New Studies in World Cinema

The adage about newspaper feature writing is that three instances makes a trend. What better indication of a scholarly emphasis than the recent edited volumes devoted to world cinema? Each has a different focus, but taken together they signal new directions and new theoretical concerns. There have been books on the topic before: ones on national cinemas other than the US, on globalism, or on film trade. But the latest interventions are notable for a few tendencies. They combine film theoretical concerns with film history. They turn away, even if with reservations, from a cultural imperialism model. And they respond to developments in contemporary world cinema.

Remapping World Cinema, Stephanie Dennison and Song Hwee Lim, eds. Wallflower Press, 2006.
This is the first of what I see as new world-cinema studies, in no small part because of its introduction which interrogates the category of world cinema. As the editors/authors write, "'What is world cinema?' This is deceptively simple question that has proved to be a challenging theoretical problem." Many of the essays are more applied national-cinema case studies than theoretical explorations, but essays like those from Michael Chanan (who assesses the legacy of the underdevelopment thesis in a postmodern film-festival culture) and Lucia Nagib (who critiques Miriam Hansen's vernacular modernism thesis) supply valuable theoretical interventions. What makes this volume seem distinctive to me is its attempt to find conceptual means to deal with contemporary film culture - namely the invocation of "world cinema" in film criticism and film festivals.

World Cinemas, Transnational Perspectives, Natasa Durovicova and Kathleen Newman, eds. Routledge, 2009
As the title suggests, this volume compiles various arguments grappling with models of transnationality. As the editors note, the transnational signals cultural exchange above the level of the national but below the global. Moreover transnationality suggests a power relationship somewhere between parity ("international") and core-periphery ("global"). Not all of the essays theorize the nation state as directly as Newman's or Frederic Jameson's but the contributions to tease out theoretical implications, even when dealing with case studies. There are many strong and useful essays in this book, including those by Olivier Barlet (on popular African cinema), Mette Hjort (on Dogme), and Yingjin Zhang (on Chinese cinema), but I will single out as indispensible Dudley Andrew's essay on the concept of national cinema (he has contributions to the other two volumes as well) and Miriam Hansen's version of her vernacular modernism argument.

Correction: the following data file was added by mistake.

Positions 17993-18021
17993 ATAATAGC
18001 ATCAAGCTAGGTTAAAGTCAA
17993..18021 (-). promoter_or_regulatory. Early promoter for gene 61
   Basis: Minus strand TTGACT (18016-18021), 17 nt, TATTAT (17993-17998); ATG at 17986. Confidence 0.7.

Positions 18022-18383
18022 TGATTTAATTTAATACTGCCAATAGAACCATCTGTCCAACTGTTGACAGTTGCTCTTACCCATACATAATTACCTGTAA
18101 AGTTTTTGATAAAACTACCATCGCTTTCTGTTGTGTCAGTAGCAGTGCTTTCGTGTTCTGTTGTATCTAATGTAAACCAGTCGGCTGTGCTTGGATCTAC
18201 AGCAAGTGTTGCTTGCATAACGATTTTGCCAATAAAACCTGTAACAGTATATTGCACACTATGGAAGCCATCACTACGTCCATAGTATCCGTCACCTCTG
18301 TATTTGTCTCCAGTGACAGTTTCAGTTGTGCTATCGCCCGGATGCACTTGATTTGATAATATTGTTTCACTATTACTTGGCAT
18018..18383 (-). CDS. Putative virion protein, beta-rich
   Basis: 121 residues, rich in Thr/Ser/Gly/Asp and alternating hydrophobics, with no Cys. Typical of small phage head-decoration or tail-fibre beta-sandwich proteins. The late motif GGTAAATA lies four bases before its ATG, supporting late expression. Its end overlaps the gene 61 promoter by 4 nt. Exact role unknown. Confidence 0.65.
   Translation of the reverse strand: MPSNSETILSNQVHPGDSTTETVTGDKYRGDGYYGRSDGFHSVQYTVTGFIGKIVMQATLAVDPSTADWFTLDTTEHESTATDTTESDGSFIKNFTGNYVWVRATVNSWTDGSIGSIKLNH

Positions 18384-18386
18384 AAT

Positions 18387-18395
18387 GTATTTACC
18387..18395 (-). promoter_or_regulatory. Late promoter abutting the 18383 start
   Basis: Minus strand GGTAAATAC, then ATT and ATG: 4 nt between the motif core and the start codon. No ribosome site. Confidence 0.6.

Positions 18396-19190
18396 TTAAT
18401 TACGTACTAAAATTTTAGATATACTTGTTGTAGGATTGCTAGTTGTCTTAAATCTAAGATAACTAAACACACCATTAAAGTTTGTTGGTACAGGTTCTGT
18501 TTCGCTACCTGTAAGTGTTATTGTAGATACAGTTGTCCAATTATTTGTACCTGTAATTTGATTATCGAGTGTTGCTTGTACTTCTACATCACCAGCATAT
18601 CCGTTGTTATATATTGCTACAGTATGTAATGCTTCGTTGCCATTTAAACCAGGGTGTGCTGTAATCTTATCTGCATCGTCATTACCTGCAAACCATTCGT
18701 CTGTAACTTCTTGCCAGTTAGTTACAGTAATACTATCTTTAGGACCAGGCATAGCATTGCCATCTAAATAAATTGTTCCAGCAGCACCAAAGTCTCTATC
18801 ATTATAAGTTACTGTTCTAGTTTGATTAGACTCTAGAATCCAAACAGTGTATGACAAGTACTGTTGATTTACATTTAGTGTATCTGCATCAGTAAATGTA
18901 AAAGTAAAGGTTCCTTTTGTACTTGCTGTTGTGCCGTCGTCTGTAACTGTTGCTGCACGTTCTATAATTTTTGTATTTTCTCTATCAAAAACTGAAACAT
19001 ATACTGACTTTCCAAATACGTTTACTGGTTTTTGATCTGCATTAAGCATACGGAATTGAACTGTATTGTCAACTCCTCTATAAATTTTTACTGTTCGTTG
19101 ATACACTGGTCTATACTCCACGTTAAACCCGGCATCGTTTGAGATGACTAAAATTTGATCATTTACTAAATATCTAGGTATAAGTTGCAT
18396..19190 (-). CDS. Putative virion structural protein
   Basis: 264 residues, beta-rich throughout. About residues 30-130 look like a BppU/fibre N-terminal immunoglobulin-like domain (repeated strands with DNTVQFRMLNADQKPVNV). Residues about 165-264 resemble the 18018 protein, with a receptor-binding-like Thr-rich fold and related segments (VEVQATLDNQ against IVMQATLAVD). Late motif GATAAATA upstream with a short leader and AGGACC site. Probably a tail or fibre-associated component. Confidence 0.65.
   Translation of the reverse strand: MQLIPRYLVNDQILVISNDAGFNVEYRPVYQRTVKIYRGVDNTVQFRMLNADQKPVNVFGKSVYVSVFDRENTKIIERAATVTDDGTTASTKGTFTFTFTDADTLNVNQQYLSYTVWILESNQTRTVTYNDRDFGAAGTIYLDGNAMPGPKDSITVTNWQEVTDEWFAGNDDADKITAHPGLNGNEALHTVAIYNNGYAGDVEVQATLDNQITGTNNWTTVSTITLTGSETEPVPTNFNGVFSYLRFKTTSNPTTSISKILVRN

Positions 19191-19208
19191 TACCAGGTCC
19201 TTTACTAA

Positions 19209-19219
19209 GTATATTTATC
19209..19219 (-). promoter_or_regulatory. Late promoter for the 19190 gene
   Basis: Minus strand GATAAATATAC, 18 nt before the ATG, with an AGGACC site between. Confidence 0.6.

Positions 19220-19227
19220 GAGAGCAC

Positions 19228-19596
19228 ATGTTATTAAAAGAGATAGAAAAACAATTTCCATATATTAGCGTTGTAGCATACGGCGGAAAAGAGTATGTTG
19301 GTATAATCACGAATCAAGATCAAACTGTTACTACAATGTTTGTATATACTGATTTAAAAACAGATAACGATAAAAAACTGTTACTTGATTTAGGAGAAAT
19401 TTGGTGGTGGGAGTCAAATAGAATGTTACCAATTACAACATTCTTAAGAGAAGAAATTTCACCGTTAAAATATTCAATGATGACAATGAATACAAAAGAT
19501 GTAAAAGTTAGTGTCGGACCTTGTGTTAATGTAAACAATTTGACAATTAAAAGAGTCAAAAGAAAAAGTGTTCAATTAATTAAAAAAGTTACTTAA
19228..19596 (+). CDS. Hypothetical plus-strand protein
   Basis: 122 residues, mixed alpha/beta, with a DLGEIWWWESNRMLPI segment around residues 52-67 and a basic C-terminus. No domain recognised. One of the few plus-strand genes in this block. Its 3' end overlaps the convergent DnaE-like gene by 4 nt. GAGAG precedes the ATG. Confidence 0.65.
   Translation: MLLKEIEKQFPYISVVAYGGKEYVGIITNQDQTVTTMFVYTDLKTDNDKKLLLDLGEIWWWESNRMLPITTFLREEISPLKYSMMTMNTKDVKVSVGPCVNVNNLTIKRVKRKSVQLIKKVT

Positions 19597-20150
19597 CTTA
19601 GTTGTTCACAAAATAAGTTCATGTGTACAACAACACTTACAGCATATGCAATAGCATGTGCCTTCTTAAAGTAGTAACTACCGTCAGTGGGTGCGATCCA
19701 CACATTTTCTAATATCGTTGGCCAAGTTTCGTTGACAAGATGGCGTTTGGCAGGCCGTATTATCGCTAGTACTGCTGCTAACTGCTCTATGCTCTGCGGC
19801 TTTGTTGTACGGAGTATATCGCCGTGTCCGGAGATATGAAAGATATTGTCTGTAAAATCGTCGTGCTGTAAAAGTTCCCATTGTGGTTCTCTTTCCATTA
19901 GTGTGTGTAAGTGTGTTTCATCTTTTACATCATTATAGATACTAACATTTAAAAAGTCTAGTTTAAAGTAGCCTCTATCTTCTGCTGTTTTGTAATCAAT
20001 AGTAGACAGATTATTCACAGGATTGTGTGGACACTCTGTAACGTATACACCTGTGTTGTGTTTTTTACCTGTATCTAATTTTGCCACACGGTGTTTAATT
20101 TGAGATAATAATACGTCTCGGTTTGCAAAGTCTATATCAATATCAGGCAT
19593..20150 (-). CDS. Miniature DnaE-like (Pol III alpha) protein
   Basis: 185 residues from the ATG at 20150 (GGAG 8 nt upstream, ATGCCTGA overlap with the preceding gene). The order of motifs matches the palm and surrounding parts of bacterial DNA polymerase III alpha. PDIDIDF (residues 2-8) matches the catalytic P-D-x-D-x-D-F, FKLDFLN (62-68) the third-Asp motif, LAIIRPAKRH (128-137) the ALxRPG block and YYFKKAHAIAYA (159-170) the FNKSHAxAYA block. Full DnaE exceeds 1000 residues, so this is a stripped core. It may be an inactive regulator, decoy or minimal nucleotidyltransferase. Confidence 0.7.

Global Art Cinema, Rosalind Galt and Karl Schoonover, eds. Oxford, 2010
In full disclosure, I do know the editors and have seen their work on this volume at various stages. This volume is as much a participant in newer studies on art cinema as in the scholarship on world cinema; where a generation of film scholars (with the notable exception of David Bordwell) were busy with putting art cinema in defensive quotation marks or marginalizing its study on sociology-of-taste grounds, with the assumption we already know enough about it, more recent studies have taken art films as a serious object of study, theoretically and historically. Contributions here, like Aneglo Restivo's on The Conformist, Dennis Hanlon's on Jorge Sanjines, and Patrick Keating's on Gabriel Figueroa all make me see the familiar in a new light. Mark Betz's updating of Bordwell's category of parametric cinema seems very useful to me. Like the Durovicova/Newman book, Global Art Cinema is particularly valuable for suggesting how transnational cultural exchange has always been operative, especially in the realm of art cinema, yet the transnational dimensions do not negate the importance of national policy and film cultures. Similarly art cinema has never been merely a European and Japanese phenomenon, though each have played a crucial role in its development.

In short, I have found all of these productive in challenging my understanding of national cinema and world cinema. These books have just one major drawback for me: I realize I need to watch many more films.

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